For the the cases currently docketed at the Tax Court, it is likely attorneys in the IRS Office of Chief Counsel will push taxpayers toward individual settlements specific to their facts, Partain said.
Even so, she said a global settlement could be possible, despite the challenges. In theory, the IRS “could try to draw distinctions such as, ‘If you have 3 of the following 5 facts, then you get a 20% penalty; if you have less, then you get a 10% penalty,’ and then they can use whichever facts they have determined to be more problematic,” she said.
Clear Rule Needed
The agency needs to have a full understanding of the different ways micro-captives are structured before determining which arrangements would be considered most offensive under a potential global settlement option, said David J. Slenn, a partner at Shumaker, Loop & Kendrick LLP and another former chair of ABA’s captive insurance committee.
“The service is probably going to want to have a clear rule as to who’s eligible and who’s not eligible, as they’ve done in the past,” Slenn said.
The IRS has been trying in a variety of ways to gain more insight into the transactions.
In addition to adding micro-captives to its “Dirty Dozen” list, the IRS has identified certain micro-captives as “transactions of interest"—a rare move that subjects those involved in the arrangements to new reporting requirements.
Micro-captives are also the focus of one of the IRS Large Business and International Division’s tax compliance campaigns.
Adkisson suggested that the IRS may be waiting until it gets a “clear-cut” Tax Court victory where the taxpayer is subject to a 40% penalty before considering a global settlement program.
The IRS can assess a 40% penalty when a transaction lacks “economic substance"—meaning it serves no other purpose than to reap tax savings—and the facts of the transaction aren’t adequately disclosed.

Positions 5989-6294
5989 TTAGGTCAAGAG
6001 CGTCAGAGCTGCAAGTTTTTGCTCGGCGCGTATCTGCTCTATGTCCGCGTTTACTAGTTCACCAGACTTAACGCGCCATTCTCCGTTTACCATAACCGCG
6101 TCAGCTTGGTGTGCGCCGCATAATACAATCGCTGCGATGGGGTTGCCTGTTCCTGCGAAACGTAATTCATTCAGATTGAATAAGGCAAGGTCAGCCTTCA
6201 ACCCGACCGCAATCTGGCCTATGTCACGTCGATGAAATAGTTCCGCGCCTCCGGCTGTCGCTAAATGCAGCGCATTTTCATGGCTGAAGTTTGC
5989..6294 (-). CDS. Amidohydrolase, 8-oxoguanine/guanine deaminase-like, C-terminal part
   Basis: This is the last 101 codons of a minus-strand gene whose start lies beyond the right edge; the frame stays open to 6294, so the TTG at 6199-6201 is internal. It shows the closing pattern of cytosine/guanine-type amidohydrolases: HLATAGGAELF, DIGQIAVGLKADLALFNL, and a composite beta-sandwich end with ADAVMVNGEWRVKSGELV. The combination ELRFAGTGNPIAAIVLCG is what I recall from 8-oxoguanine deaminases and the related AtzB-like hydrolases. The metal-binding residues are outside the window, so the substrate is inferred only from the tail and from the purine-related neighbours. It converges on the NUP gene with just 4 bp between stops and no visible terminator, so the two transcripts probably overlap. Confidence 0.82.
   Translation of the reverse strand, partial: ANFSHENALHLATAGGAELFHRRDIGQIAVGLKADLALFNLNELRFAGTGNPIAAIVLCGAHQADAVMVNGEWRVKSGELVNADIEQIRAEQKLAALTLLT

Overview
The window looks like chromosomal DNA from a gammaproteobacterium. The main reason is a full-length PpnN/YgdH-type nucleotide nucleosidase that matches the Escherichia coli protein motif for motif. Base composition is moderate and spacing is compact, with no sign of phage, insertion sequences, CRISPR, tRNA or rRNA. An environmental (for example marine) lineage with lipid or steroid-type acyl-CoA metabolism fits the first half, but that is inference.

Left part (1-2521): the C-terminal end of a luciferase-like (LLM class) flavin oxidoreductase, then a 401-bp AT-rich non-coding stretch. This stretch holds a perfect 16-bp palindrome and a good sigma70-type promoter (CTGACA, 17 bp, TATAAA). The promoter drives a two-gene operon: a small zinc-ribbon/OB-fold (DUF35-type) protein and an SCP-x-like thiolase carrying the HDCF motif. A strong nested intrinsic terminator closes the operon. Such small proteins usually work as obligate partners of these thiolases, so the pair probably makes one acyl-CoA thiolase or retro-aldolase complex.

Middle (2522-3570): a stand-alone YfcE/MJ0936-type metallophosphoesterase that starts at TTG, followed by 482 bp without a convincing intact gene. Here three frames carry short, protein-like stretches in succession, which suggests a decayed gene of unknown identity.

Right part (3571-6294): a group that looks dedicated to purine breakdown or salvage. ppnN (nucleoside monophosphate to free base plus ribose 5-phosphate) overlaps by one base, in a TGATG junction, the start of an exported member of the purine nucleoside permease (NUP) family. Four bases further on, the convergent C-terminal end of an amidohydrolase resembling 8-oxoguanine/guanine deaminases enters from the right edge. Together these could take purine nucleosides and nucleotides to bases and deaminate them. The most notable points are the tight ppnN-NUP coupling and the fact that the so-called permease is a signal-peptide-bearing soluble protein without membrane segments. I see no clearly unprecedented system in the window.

Being able to assess a 40% penalty will put the IRS in a better negotiating position for a global settlement program or any future individual settlements with taxpayers, Adkisson said.
“If they’re able to ding somebody with the 40% penalty, then maybe the 20% penalty doesn’t look so bad,” he said.
The IRS’s three major Tax Court victories have been in cases where micro-captives used risk pools to achieve risk diversification necessary for the arrangements to qualify as bonafide insurance companies. In all three cases, the court held that the captive’s participation in the risk pool didn’t pass the diversification test.
The IRS’s case against Caylor Land & Development Inc., which was tried in May 2016, is expected to be the next big micro-captive case decided. It looks at a different type of arrangement.
In the Caylor case, the captive insures 12 related entities and isn’t involved in a risk pool. The judge’s decision could provide answers on the number of affiliated entities that need to be insured to provide adequate risk distribution.
The court is also expected to analyze, as it did in Avrahami, whether the arrangement had a sufficient number of diverse independent risk exposures—such as the number of cars, stores, etc. insured.
Practitioners are hoping to see more cases with stronger facts than those that have been tried and decided so far.
“Ultimately, I’m optimistic that a taxpayer will win,” Partain said. “But I think it’s going to take a while for that to happen.”